The trend towards smaller and more fuel efficient cars has caused Daimler to reconsider importing the next-generation of Mercedes-Benz A and B-class compact cars to the U.S., with the CEO of the company, Dieter Zetsche, stating earlier this year that such a move is likely given the current market conditions.

New confirmation that the small cars are still being considered for sale comes today via Auto Motor & Sport, speaking with Stephen Cannon, vice president of marketing at Mercedes' U.S. offices. No final decision for the U.S. has yet been made, however.

Executives previously reversed a decision to bring the current B-Class Stateside because of fears it would damage the luxury brand’s exclusivity and the low dollar exchange rate would make it too expensive - simply put, the mid-cycle inclusion of the current B-Class doesn't make business sense.

However, unexpectedly strong sales of the Smart fortwo minicar are prompting renewed interest in selling the A-Class and B-Class Stateside, but two major hindrances remaining to the decision include exchange rates and pricing, though the company hopes the next-generation car will be able to overcome these with lower costs.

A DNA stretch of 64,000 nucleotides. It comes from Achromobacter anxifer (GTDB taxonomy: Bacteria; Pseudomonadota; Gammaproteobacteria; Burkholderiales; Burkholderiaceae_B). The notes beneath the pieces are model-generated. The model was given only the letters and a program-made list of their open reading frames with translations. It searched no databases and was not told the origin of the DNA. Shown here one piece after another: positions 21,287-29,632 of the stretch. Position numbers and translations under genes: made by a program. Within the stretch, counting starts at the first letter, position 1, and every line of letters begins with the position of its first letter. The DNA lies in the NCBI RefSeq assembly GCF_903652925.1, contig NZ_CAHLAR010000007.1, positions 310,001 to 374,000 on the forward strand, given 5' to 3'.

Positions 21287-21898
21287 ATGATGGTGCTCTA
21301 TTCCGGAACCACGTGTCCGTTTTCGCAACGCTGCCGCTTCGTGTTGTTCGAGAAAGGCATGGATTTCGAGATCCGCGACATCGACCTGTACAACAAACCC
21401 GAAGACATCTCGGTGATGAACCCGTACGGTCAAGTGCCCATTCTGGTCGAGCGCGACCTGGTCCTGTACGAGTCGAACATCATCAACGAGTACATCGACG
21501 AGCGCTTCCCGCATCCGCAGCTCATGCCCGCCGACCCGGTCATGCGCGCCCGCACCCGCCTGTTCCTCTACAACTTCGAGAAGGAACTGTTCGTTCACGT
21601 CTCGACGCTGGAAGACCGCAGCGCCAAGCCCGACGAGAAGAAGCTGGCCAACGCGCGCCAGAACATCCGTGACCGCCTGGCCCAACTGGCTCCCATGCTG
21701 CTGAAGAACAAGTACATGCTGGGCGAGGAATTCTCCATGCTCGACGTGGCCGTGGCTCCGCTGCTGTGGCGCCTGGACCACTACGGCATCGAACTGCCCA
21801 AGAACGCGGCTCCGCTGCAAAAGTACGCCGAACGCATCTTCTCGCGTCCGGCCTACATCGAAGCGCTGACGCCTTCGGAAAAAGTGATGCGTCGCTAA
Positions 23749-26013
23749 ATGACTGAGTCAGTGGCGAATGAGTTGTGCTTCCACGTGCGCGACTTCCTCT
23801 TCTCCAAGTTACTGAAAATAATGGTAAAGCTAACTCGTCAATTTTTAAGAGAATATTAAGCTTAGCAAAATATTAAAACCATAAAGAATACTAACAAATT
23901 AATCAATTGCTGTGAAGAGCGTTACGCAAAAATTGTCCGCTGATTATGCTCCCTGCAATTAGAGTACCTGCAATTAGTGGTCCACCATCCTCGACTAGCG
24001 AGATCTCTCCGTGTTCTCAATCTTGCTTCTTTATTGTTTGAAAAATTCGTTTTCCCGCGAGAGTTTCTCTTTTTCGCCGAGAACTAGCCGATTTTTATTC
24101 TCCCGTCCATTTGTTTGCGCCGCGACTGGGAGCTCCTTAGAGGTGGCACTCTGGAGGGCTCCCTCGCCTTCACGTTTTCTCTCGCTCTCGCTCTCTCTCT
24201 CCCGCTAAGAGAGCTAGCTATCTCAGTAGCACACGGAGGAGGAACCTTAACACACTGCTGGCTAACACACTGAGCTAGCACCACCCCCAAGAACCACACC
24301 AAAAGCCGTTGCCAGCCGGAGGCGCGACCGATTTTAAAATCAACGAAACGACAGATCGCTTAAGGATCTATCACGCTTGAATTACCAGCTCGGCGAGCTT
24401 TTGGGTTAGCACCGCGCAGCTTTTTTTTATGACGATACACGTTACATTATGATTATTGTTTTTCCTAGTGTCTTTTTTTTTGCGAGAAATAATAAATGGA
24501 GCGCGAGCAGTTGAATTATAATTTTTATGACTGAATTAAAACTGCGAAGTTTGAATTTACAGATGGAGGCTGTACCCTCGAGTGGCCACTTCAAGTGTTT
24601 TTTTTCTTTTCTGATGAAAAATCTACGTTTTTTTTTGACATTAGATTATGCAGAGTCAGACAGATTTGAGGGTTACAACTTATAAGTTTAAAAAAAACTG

Because the A-Class and B-Class would have to be imported to the U.S., the weak status of the dollar in relation to the euro make for difficult cost-recovery even on low-cost cars, however, and pricing within the realm of acceptable small-car ranges - even at the premium end of the spectrum - is likewise tough, thanks to the generally low prices in the U.S.

Mercedes’ U.S. CEO, Ernst Lieb, is still unsure how well a Mercedes branded car positioned below the C-class would sell in America. "Today when I talk to customers, I really wonder if they are ready for a small car," he said, but he knows that younger customers who’ve driven the B-class and the smaller A-class in Europe are “open to it”.

The next-generation of A and B-Class models will be based on a less expensive platform than the current model and will be sourced from a new low-cost plant in Kecskemet, Hungary around 2011.

In addition to the regular hatch models, a new crossover is expected, as are coupe and cabrio versions designed to compete with BMW’s 1-series range and upcoming X1 crossover. An electric variant is also expected, according to some reports, and the whole range could be replaced by a new family of compacts as well.